What It Takes to Win a Patent
The process might take years, but winning is worth it.
When Kevin Williams opened the email from his attorney, he almost couldn’t believe the news.
“Does this mean what I think it does?” he typed back.
“Yes,” the lawyer responded, “you were awarded a patent.”
The approval was a long-awaited victory for Williams, the owner of IT consulting firm WillCo Technologies. For the past several years, he has been developing a Smart Grid-style system that allows individual homeowners to store power in batteries and better manage their household’s energy needs.
That system, WillCo Intelligent Stored Energy (WISE), scored its first patent this May—about six years after Williams first submitted an application.
As time-consuming as the process was, it ultimately paid off, he said. His patent will provide him with exclusive use of WISE’s innovation for years to come. Having that protection also has given him extra credibility with potential investors and lenders interested in funding WISE’s rollout.
“Once the patent was awarded,” Williams said, “it just made it a lot easier.”
Got an idea for a unique innovation of your own, but aren’t sure how to protect it? Here are some of the lessons that Williams learned from his journey to patent status.
Learn as much as possible about the process. Williams knew a little about copyright and trademark issues, but he still devoted 10 to 15 hours of reading about how patents are granted and what he would need to produce as part of his application.
Show your work. As you’re developing your innovation, it’s critical to keep dated or time-stamped copies of any diagrams or notes. You’ll need them for your application, and those documents can help you defend yourself if anyone later accuses you of stealing their idea.
An elaborate record-keeping system isn’t necessary. Williams used a simple Word file for his notes, and he kept an iPad by his bed, too. If he had a brainstorm at 2 in the morning, he would sketch out the idea, then email it to himself.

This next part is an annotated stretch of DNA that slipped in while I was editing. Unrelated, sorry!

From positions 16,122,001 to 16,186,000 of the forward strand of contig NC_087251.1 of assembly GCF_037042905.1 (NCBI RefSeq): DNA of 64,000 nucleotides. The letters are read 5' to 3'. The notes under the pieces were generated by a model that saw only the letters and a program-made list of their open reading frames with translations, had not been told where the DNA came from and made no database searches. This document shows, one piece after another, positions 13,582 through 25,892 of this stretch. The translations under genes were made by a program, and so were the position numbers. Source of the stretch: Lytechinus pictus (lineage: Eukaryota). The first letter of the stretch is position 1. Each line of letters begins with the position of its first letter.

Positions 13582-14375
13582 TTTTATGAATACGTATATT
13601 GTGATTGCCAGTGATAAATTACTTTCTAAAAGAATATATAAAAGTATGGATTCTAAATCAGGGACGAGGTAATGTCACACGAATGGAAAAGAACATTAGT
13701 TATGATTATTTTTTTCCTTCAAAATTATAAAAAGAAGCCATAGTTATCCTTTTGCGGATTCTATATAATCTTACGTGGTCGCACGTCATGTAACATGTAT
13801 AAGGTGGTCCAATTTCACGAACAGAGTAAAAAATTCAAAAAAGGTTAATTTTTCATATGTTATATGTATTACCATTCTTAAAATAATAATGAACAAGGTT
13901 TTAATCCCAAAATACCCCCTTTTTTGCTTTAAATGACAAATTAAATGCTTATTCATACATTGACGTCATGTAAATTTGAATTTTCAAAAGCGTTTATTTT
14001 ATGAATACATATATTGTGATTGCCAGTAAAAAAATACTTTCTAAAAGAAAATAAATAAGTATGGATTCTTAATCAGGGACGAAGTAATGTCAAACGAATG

“The things I had literally drawn on my computer ended up in the patent itself.”
Get professional help. Hiring a law firm that’s skilled in the patent process can cost several thousand dollars. But successfully earning a patent award on their own would otherwise be impossible for most entrepreneurs, Williams said.
Look for a firm that has experience with both intellectual property (IP) issues and the U.S. Patent Office—and not the kind advertised during late-night infomercials.
Ideally, you also should hire attorneys with expertise in your particular field. Williams’ team included lawyers who had earned advanced degrees in electrical and mechanical engineering.
“They were able to give me a certain amount of vetting,” he said.
Not all ideas are patentable. Before paperwork could be filed, Williams had to sit for an interview with his attorneys and describe WISE and its uses in his own words and with his own technical drawings.
“I had to convince the attorneys first that the idea was patentable,” Williams said.
A good IP firm can help you perform a professional patent search to see if anyone else has already recorded this particular innovation with the U.S. Patent Office. But the lawyers can’t fix your idea so that it’s different from an existing award.
Prepare for rejection—initially, at least. About 95 percent of all applications are turned down their first time, Williams said.
But once you break through? Great things can happen. Williams, for example, is getting ready to take his WISE team from nine employees to 90.
He has gone on to secure a second WISE-related patent since May, with a few more in the pipeline.
Only a handful of U.S. ventures (many of them large) are engaged in WISE’s particular market, but having patents “gives me a seat at the table with these companies,” said Williams.
If you’ve got a great idea, if you’re willing to do the hard work, Williams said, there’s no reason why your small business can’t win one, too.
“One thing that I learned after the fact was that there are a lot of people with great ideas,” he said. “Having a patent separates you from having an idea and having a product that can go to market.”